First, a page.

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Guest workers: A poor solution to labour shortage


Guest workers: A poor solution to labour shortage

Proposals to introduce unskilled guest worker programs in Australia and New Zealand are gaining support, including from the World Bank. But little consideration has been given to the long-term social and economic costs to both host and home countries.

In a paper to be released on Thursday 7 September, Should Australia and New Zealand Open Their Doors to Guest Workers From the Pacific? Costs and Benefits, Helen Hughes and Gaurav Sodhi argue that guest worker schemes bring high costs, and few benefits.

Advocates of a Pacific guest worker program claim it is a win-win deal, but likely guest worker numbers range from 10,000 to 38,000 – a tiny fraction of the 1.5 million unemployed and underemployed Pacific islanders who such schemes would claim to help.

“For most Pacific islanders a Pacific guest worker scheme would thus be a cruel deception.”

Guest worker schemes would relieve Pacific governments of the need to pursue economic reforms, the only real guarantee of long-term economic development and higher living standards in the Pacific.

“A guest worker scheme could not contribute significantly to Pacific living standards and, by appearing to provide a safety valve for the Pacific’s employment problems, could further delay policy reforms.”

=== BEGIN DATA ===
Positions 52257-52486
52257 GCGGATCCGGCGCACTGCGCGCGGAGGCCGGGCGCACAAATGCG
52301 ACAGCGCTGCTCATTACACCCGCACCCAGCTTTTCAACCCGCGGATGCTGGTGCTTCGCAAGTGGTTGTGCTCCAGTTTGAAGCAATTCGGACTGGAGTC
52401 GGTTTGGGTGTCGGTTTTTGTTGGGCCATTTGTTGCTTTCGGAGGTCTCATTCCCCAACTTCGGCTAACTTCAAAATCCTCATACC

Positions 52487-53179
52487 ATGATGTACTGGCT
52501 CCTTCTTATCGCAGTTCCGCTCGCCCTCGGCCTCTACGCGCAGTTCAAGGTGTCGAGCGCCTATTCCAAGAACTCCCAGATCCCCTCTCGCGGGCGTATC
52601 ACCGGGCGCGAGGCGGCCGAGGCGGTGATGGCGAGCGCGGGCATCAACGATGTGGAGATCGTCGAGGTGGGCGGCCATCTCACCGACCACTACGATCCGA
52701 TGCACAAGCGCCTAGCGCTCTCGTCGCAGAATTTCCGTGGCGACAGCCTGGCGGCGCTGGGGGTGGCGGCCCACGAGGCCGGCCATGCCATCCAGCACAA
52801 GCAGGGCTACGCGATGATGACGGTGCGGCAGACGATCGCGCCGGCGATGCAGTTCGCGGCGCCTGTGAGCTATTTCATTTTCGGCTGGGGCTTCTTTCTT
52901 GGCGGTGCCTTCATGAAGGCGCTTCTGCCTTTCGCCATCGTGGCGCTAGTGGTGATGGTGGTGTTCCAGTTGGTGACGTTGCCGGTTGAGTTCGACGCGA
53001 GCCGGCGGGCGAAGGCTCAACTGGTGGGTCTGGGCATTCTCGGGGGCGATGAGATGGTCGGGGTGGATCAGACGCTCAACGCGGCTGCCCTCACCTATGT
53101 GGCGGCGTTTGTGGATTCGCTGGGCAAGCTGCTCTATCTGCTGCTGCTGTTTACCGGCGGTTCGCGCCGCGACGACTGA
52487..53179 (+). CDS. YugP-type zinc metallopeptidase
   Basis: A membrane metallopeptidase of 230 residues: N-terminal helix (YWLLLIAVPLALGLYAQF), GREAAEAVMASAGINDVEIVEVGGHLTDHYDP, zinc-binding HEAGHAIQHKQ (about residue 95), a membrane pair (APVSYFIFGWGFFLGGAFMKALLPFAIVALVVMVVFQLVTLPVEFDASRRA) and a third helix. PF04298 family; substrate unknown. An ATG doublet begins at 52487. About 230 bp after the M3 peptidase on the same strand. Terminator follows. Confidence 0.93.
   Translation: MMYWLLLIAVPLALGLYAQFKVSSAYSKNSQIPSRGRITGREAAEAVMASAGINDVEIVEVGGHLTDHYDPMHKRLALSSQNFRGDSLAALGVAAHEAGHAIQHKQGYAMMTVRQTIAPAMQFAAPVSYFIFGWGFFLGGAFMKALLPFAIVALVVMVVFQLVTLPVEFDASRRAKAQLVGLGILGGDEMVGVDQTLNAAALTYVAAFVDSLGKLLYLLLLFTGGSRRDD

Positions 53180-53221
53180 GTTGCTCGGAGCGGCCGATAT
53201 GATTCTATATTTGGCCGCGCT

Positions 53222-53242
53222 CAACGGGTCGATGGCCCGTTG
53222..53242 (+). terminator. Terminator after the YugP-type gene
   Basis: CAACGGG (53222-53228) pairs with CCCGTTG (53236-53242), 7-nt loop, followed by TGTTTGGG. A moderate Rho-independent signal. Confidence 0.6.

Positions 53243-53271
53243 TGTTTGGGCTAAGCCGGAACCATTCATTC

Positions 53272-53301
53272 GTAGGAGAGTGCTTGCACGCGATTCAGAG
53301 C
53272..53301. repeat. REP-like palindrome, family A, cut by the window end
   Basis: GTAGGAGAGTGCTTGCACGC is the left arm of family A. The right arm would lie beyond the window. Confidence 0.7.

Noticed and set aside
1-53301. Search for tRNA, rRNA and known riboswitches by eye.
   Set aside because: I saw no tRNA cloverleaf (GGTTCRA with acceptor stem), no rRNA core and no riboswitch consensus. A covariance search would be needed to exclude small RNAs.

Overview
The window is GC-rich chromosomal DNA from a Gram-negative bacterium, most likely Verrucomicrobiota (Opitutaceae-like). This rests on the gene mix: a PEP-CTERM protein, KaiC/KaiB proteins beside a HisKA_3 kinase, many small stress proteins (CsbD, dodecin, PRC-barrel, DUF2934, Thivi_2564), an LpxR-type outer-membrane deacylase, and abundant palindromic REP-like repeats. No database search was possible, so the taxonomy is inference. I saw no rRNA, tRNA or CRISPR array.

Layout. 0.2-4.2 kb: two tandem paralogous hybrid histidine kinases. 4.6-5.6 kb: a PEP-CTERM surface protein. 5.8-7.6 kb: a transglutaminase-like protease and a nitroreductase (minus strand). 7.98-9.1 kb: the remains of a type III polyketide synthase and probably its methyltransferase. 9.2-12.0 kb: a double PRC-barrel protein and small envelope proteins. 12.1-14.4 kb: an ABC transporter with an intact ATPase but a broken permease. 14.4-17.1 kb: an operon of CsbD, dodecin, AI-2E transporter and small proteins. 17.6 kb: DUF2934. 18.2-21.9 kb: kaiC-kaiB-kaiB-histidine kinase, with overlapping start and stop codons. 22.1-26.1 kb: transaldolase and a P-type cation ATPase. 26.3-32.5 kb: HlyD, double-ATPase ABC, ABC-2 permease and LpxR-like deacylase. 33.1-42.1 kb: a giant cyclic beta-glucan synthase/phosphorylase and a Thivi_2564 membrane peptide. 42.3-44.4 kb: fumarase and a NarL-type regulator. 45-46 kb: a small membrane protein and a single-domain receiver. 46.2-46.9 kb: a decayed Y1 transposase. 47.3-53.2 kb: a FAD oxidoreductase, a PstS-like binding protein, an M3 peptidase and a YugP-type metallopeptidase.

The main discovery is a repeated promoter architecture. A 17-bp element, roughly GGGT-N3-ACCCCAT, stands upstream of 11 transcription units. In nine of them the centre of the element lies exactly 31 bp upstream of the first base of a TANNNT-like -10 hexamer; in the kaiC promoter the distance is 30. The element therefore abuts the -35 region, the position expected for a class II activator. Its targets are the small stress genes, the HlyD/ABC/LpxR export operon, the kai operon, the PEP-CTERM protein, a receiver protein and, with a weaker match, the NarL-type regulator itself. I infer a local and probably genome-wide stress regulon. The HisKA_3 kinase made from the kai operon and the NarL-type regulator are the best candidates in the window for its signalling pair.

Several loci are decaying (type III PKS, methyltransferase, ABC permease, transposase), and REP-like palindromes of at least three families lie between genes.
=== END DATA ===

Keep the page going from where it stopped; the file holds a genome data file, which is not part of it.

A Pacific guest worker scheme would also seriously undermine efforts to provide employment opportunities to unskilled Aboriginal and Torres Strait Islanders in Australia, and to unskilled Pacific islanders already resident in New Zealand.

“In Australia, not employing Aborigines and Torres Strait Islanders from fringe and remote communities in labour short rural Australia is an egregious anomaly. Given low literacy, numeracy and English among Aboriginal and Torres Strait Islander working age adults, seasonal fruit picking and processing are among the few jobs available for the transition from welfare to jobs.”

“Seasonal work could also provide transitional employment opportunities for unskilled Pacific islanders resident in New Zealand”.

A guest worker scheme would undermine already successful migration policies.

“Considerable numbers of Pacific islanders have successfully settled in Australia and New Zealand and they should continue to be welcomed as long term immigrants. A guest worker scheme would move away from proven immigration models.”

The World Bank’s pressure on developed countries to accept more immigrants will bring little of benefit to Australia, New Zealand, or Pacific island nations. Instead, the failure to pursue genuine reforms in the Pacific will lead to ever increasing social problems and political instability.

Helen Hughes is a Senior Fellow at The Centre for Independent Studies and an Emeritus Professor of the Australian National University. Gaurav Sodhi is a Research Assistant at The Centre for Independent Studies. Both authors are available for comment.

Embargoed copies of the report Should Australia and New Zealand Open Their Doors to Guest Workers From the Pacific? Costs and Benefits are available on request or from the CIS website:



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